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   Vol. 15  No. 41
Friday May 27, 2016

TNT 70 Years in 70 Seconds

TNT 70 Years In 70 Seconds

     The FedEx acquisition of TNT Express for €4.4 billion this week combines the 43-year-old, Memphis-based powerhouse with the iconic 70-year-old Hoofddorp, Netherlands, based company.
      Apparently UPS, a TNT suitor, vigorously opposed the takeover.
      The deal (in Europe, at least) strengthens FedEx’s hand as it attempts to take on Deutsche Post AG’s DHL and, of course, archrival UPS.
      FedEx emerges as a company with 400,000 employees, but the TNT Express brand will soon disappear from view forever as another storied transportation brand bites the dust.

TNT In Rear View

      Looking outside the window, the most noticeable change will be the absence of TNT-branded aircraft, as the fleet of 35 freighters (along with 580 employees) move to ASL as part of an EU-mandated provision of the merger.
      ASL is a Dublin, Ireland, based company whose airlines operate a variety of scheduled, ACMI, and charter passenger and cargo flights.
      ASL has a deal to continue operating flights for FedEx and said it would honor the terms of employee contracts.
      TNT’s days as a stand-alone company have been numbered for some time now as the company has been in play since March 19, 2012, when UPS said it would acquire TNT Express for $6.7 billion.
      That deal fell through in January 2013 after it was announced that UPS failed to obtain permission from the European Commission and as such had been blocked on competition grounds.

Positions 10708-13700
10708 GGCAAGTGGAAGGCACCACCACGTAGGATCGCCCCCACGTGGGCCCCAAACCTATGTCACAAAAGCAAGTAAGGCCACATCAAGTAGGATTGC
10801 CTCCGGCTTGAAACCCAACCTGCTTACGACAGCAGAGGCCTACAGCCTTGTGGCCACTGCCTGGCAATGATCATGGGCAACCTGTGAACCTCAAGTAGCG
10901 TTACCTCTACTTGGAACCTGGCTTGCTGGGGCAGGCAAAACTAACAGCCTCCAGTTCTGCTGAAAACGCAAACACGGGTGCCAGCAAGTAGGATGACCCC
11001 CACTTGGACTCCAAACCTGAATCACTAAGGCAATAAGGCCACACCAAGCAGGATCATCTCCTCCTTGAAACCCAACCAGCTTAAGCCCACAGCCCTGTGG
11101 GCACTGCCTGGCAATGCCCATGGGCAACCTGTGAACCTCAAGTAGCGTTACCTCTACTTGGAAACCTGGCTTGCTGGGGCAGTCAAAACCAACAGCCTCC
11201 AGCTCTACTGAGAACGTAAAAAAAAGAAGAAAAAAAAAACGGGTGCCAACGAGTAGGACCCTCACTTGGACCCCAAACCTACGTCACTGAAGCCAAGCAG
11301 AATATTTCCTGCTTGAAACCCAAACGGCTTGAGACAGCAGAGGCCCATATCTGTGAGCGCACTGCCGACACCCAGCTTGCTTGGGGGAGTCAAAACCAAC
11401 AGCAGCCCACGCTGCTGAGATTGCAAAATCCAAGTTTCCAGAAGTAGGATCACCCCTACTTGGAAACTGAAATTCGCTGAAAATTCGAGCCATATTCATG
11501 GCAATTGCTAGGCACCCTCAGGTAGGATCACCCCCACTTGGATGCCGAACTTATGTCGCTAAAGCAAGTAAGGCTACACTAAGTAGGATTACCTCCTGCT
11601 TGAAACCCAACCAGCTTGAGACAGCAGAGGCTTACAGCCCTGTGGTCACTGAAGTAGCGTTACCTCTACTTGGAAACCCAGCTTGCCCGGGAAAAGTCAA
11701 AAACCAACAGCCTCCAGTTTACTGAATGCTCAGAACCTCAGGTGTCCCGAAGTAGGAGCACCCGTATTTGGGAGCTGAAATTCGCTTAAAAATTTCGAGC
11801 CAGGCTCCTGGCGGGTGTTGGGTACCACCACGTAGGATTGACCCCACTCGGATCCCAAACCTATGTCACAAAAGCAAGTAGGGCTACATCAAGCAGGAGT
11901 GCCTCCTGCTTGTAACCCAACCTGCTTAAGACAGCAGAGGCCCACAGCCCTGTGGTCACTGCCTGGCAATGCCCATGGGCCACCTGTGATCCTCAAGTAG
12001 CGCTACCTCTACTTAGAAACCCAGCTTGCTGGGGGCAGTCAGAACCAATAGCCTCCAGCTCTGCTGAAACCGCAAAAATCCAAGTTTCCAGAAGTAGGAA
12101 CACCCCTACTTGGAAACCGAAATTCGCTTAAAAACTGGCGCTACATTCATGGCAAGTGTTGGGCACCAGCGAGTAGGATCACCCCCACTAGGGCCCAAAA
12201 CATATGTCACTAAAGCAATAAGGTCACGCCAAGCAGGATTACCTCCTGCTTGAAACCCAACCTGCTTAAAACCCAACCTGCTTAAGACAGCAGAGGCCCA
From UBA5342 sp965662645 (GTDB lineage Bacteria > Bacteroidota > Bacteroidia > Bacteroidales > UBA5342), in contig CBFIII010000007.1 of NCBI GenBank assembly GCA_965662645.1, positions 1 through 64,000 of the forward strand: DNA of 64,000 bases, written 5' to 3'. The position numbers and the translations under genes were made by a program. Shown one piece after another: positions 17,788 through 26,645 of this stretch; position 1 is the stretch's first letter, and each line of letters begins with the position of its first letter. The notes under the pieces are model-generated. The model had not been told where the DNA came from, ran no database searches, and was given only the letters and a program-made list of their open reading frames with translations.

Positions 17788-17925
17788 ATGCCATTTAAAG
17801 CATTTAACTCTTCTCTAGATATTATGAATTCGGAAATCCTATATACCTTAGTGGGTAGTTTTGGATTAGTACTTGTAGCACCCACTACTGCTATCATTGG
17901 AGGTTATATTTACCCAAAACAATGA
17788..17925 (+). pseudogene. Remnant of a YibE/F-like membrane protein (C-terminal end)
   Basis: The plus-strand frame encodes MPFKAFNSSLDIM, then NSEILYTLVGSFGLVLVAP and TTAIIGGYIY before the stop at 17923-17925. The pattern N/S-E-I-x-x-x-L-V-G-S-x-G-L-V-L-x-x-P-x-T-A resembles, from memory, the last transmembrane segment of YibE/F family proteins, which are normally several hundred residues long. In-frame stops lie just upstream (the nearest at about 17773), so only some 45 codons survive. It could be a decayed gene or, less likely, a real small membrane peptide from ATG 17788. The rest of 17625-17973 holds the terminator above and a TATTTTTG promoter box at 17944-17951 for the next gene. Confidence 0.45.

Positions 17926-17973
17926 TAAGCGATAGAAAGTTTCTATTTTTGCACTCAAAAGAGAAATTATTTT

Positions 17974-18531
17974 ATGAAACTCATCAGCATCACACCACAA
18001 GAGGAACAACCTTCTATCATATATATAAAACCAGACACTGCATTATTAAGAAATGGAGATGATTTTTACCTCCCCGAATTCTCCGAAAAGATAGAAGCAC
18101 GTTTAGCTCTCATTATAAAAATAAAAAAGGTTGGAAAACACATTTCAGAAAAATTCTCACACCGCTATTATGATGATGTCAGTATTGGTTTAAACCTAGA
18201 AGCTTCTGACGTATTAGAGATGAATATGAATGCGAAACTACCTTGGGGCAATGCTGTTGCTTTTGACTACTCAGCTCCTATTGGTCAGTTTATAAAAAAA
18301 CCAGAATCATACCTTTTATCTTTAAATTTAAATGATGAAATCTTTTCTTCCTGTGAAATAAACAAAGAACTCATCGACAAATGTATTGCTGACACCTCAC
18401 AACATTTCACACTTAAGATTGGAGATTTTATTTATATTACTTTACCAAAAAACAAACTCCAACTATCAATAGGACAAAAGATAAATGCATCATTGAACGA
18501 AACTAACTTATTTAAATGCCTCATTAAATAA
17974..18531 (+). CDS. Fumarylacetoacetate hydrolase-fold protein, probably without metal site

On another front, there were some interesting observations by UK-based delivery company parcelhero’s Head of Consumer Research, David Jinks, who told the online publication Post & Parcel that the FedEx takeover of TNT Express could impact the market for “ugly freight,” a TNT Express special market focus.
      “TNT is very popular with users shipping large and heavy deliveries,” Jinks said.
Ken Thomas       “Many carriers have restrictive parcel size and weight restrictions, but TNT has significantly greater flexibility on the size of packages it accepts, operating bigger vehicles than other carriers, generally with tail lifts capable of loading pallets and heavy parcels.
      “FedEx, TNT Express’ new owners, are specialists in international delivery services but have no culture of supporting ugly freight to any extent.
      “If TNT Express is steered away from such items as part of FedEx—and it’s undeniable that they do require more investment and expertise—the loss of these services would be keenly felt.”
      TNT began in Australia after World War II, when Australian Ken Thomas set up Thomas Nationwide Transport (TNT) with a single truck.
      Today TNT Express is one of the world’s largest express delivery companies.
      On a daily basis, TNT Express delivers close to one million consignments ranging from documents and parcels to palletized freight. The company offers road and air delivery services in Europe, the Middle East, Africa, Asia-Pacific, and the Americas.
      TNT Express delivered €6.9 billion in revenue in 2015.

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